Weekly volume in the primary municipal bond market is expected to drop below $5 billion for the third time in five weeks as Federal Reserve policy makers weigh another interest rate increase.
Ipreo estimates volume will sink to $4.72 billion from the revised total of $5.61 billion sold in the past week, according to updated figures from Thomson Reuters. The calendar for the week ahead is composed of $3.71 billion of negotiated deals and $1.01 billion in competitive sales.
There are 10 sales scheduled $100 million and larger, with two of them coming from via the competitive route. While supply has been down this year, it has been especially slow of late.
“We just continue to suffer from low-supply,” said Dan Heckman, senior fixed income strategist at U.S. Bank Wealth Management. “During [the past week] there were a few deals that got sloppy, as they were priced aggressively at the same time the market sold off and yields spiked. The market is still in good shape. You just have to be careful when chasing values that appear to be pretty rich [at the time].”
He said the Federal Reserve and what it does with interest rates could affect the muni market.
“The market is not anticipating a fed funds rate increase this year but the team here at U.S. Bank, we do believe one will take place this year, but not until December,” he said. “If the Fed becomes more aggressive in their quest to raise interest rates and shrink the balance sheet, coupled with pick-up in supply and higher inflation rates and treasury rates across the board, it would put some pressure on the short end of the curve.”
The FOMC is scheduled to hold a two-day meeting on Tuesday and Wednesday followed by a press conference by Chair Janet Yellen.
“While it is expected that they will hold interest rates for now, it could lend us clues as far as their plans for not only the rest of this year but into 2018 as well,” Heckman said.
Barclays is scheduled to price the Regents of the University of California’s $854.285 million of limited project revenue bonds including both tax-exempts and taxables on Tuesday. The deal is rated Aa3 by Moody’s Investors Service and AA-minus by S&P Global Ratings and Fitch Ratings.
Citi is slated to price New York Metropolitan Transportation Authority’s $500 million of revenue climate certified green bonds on Tuesday after a one-day retail order period. The deal is rated A1 by Moody’s and AA-minus by S&P and Fitch.
Goldman Sachs is expected to price the State of Ohio’s $341.87 million of general obligation highway capital improvement bonds also on Tuesday. The deal is rated Aa1 by Moody’s, AAA by S&P and AA-plus by Fitch.
There is a tie for the largest competitive bond sale of the week, both deals coming from school districts. First, on Tuesday Brookland-Cayce School District No. 2 S.C. is scheduled to sell $100 million of GO bonds. The deal is rated Aa1 by Moody’s and AA by S&P. Then on Thursday, Cherry Creek School District No. 5 Colo., is slated to sell $100 million of GO bonds. The deal is rated Aa1 by Moody’s and AA-plus by S&P.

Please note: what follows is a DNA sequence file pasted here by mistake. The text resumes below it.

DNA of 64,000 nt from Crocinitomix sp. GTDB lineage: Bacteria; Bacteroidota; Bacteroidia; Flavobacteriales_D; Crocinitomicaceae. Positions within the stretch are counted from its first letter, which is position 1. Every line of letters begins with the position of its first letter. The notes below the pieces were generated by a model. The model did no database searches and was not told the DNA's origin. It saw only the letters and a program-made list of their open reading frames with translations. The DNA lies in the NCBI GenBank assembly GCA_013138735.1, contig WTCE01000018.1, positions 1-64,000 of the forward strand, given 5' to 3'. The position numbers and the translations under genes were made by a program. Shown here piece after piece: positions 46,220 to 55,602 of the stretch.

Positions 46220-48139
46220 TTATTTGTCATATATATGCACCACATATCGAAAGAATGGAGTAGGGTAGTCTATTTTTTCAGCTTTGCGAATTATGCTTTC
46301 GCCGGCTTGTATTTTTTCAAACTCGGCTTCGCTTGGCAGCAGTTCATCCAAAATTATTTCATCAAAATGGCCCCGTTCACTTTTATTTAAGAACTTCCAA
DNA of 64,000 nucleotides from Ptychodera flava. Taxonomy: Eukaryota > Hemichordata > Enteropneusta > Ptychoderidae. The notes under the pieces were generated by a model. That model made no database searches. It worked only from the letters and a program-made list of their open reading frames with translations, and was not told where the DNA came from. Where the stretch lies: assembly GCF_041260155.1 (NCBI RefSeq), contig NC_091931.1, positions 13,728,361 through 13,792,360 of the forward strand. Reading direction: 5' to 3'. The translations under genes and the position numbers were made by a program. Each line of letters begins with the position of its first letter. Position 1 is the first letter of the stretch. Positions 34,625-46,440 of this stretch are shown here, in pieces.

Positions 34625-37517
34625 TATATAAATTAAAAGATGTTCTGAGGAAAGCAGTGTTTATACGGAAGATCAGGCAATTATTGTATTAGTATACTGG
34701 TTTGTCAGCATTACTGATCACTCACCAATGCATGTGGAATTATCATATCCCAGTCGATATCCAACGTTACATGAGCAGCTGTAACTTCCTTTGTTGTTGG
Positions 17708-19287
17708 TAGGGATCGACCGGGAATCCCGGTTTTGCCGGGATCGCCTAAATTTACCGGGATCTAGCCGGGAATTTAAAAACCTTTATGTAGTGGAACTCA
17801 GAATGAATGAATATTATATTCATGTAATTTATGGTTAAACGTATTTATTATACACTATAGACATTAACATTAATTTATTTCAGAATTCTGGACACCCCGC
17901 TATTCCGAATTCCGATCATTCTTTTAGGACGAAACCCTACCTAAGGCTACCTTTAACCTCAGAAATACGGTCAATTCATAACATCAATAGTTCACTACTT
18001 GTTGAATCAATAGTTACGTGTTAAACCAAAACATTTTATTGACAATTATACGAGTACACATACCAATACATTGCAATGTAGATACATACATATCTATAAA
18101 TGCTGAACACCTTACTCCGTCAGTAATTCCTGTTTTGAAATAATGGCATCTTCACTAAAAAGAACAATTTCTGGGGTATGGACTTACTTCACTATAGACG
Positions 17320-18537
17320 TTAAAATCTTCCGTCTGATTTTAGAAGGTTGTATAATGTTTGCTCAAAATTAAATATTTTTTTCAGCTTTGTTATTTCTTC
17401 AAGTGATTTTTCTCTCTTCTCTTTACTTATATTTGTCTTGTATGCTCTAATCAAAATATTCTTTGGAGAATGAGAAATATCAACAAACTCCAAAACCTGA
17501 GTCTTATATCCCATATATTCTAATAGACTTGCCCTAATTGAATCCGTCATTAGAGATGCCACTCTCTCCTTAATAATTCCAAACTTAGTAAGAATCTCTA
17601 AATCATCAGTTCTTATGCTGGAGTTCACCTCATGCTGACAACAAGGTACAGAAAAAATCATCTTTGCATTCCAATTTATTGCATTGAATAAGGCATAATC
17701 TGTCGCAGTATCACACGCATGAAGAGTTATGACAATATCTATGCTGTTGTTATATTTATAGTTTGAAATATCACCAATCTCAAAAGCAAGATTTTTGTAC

Top-shelf municipal bonds finished mixed on Friday. The yield on the 10-year benchmark muni general obligation rose one basis point to 1.89% from 1.88% on Thursday, while the 30-year GO yield was unchanged from 2.76%, according to the final read of Municipal Market Data's triple-A scale.
U.S. Treasuries were mixed on Friday. The yield on the two-year Treasury rose to 1.38% from 1.36% on Thursday, the 10-year Treasury yield was unchanged from 2.20% and the yield on the 30-year Treasury bond decreased to 2.77% from 2.78%.
On Friday, the 10-year muni-to-Treasury ratio was calculated at 85.8%, compared with 85.6% on Thursday, while the 30-year muni-to-Treasury ratio stood at 99.5% versus 99.3%, according to MMD.
Week's actively traded issues
Some of the most actively traded bonds by type in the week ended Sept. 15 were from California, New Jersey and Texas issuers, according to Markit.
In the GO bond sector, the Marin County Healthcare District, Calif., 4s of 2043 were traded 43 times. In the revenue bond sector, the New Jersey Economic Development Authority 3.375s of 2030 were traded 57 times. And in the taxable bond sector, the University of Texas 3.354s of 2047 were traded 33 times.
Week's actively quoted issues
New Jersey and California names were among the most actively quoted bonds in the week ended Sept. 15, according to Markit.
On the bid side, the South Jersey Port Corp. taxable 7.365s of 2040 were quoted by 129 unique dealers. On the ask side, the California GO 4s of 2047 were quoted by 188 dealers. And among two-sided quotes, the California taxable 7.3s of 2039 were quoted by 21 unique dealers.
Lipper: Muni bond funds see inflows
Investors in municipal bond funds once again put cash into the funds, according to Lipper data released late Thursday.
The weekly reporters drew $241.383 million of inflows in the week of Sept. 13, after inflows of $250.368 million in the previous week.
Exchange traded funds reported outflows of $71.425 million, after inflows of $2.169 million in the previous week. Ex-EFTs, muni funds saw $312.807 million of inflows, after inflows of $248.199 million in the previous week.
The four-week moving average was positive at $396.692 million, after being in the green at $483.038 million in the previous week. A moving average is an analytical tool used to smooth out price changes by filtering out fluctuations.
Long-term muni bond funds had inflows of $289.549 million in the latest week after inflows of $105.638 million in the previous week. Intermediate-term funds had inflows of $84.525 million after inflows of $74.141 million in the prior week.
National funds had inflows of $347.544 million after inflows of $290.814 million in the previous week.
High-yield muni funds reported inflows of $293.763 million in the latest week, after inflows of $165.070 million the previous week.